Bertha Pitts Campbell was an early Seattle civil rights worker, a founder of the Christian Friends for Racial Equality, and an early board member of the Seattle Urban League. She was also one of 22 young women at Howard University in 1913, who founded the Delta Sigma Theta sorority, one of the largest African American sororities. After moving to Seattle in 1923 from Topeka, Kansas, she observed many discriminatory practices in restaurants, swimming pools, cemeteries and housing.
In 1936, she became the first black woman ever to exercise the right to vote on the local YWCA board and served four terms as chairperson of the East Cherry Branch. In 1942, she and a group of women from the Council of Churches formed the Christian Friends for Racial Equality. This group worked to expand housing and other opportunities for blacks until it disbanded in 1965.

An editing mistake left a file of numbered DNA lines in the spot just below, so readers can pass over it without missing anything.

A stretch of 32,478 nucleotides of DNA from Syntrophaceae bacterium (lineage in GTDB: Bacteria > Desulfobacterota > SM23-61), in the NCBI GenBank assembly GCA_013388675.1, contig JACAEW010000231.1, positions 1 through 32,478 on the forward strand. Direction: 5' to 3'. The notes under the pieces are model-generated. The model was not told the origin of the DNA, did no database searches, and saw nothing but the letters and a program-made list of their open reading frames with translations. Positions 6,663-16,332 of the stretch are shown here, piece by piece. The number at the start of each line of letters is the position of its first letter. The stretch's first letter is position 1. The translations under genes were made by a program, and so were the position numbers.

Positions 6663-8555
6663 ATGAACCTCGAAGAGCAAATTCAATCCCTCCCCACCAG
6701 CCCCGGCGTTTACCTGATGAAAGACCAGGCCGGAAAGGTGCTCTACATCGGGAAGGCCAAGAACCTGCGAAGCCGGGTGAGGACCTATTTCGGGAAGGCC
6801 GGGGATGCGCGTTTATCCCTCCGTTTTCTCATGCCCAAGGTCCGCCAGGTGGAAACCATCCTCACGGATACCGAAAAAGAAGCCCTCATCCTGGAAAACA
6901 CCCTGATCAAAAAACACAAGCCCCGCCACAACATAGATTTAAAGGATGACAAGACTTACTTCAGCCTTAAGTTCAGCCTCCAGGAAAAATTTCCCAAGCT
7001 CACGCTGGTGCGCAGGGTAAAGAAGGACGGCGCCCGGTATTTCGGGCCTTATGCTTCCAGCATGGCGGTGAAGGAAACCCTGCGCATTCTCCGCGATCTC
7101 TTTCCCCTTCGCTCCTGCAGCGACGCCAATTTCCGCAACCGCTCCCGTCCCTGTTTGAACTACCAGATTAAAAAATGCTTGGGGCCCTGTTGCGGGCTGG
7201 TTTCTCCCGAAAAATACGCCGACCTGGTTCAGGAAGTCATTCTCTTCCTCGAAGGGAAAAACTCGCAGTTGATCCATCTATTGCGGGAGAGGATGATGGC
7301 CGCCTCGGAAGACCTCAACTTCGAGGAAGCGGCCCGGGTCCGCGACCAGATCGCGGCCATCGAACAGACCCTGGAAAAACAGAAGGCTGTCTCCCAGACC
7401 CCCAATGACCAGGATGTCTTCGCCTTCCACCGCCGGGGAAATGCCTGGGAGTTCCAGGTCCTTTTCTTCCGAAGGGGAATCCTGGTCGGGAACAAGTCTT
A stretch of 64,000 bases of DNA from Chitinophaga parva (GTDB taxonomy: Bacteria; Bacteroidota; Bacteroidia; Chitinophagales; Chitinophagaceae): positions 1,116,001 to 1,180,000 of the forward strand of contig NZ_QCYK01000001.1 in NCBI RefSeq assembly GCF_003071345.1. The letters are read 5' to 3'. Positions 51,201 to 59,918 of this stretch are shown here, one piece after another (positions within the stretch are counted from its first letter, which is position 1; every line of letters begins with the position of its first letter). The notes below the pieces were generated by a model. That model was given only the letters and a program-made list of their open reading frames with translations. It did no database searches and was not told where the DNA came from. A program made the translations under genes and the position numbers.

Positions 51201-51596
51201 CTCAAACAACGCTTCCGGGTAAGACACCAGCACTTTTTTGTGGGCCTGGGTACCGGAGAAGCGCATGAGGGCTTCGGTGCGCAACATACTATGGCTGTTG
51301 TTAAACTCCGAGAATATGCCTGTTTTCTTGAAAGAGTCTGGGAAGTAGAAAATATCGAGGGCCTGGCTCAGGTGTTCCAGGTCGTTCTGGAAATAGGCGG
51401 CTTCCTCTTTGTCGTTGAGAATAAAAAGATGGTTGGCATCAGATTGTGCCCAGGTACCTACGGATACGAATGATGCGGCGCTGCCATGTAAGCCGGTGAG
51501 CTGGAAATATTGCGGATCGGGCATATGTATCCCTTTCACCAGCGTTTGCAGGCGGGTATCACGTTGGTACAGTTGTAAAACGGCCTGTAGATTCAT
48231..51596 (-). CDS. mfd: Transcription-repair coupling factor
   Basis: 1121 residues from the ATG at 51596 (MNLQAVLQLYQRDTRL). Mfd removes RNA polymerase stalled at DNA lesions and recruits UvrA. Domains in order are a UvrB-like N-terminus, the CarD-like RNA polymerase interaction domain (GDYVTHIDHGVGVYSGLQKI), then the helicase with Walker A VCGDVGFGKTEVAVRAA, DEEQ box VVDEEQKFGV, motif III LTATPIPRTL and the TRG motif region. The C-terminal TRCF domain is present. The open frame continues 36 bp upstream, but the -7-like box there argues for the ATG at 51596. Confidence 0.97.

At age 92, Campbell led 10,000 members of her Delta Sigma Theta sorority in a march down Pennsylvania Avenue in Washington, D.C. to commemorate the participation of the organization in the suffrage march of 1913. The Washington State House of Representatives honored her for her life and work on May 11, 1987. The following month, Seattle proclaimed June 13, 1987, as Bertha Pitts Campbell Day. On her 100th birthday the King County Council declared it to be Bertha Pitts Campbell Day throughout the county.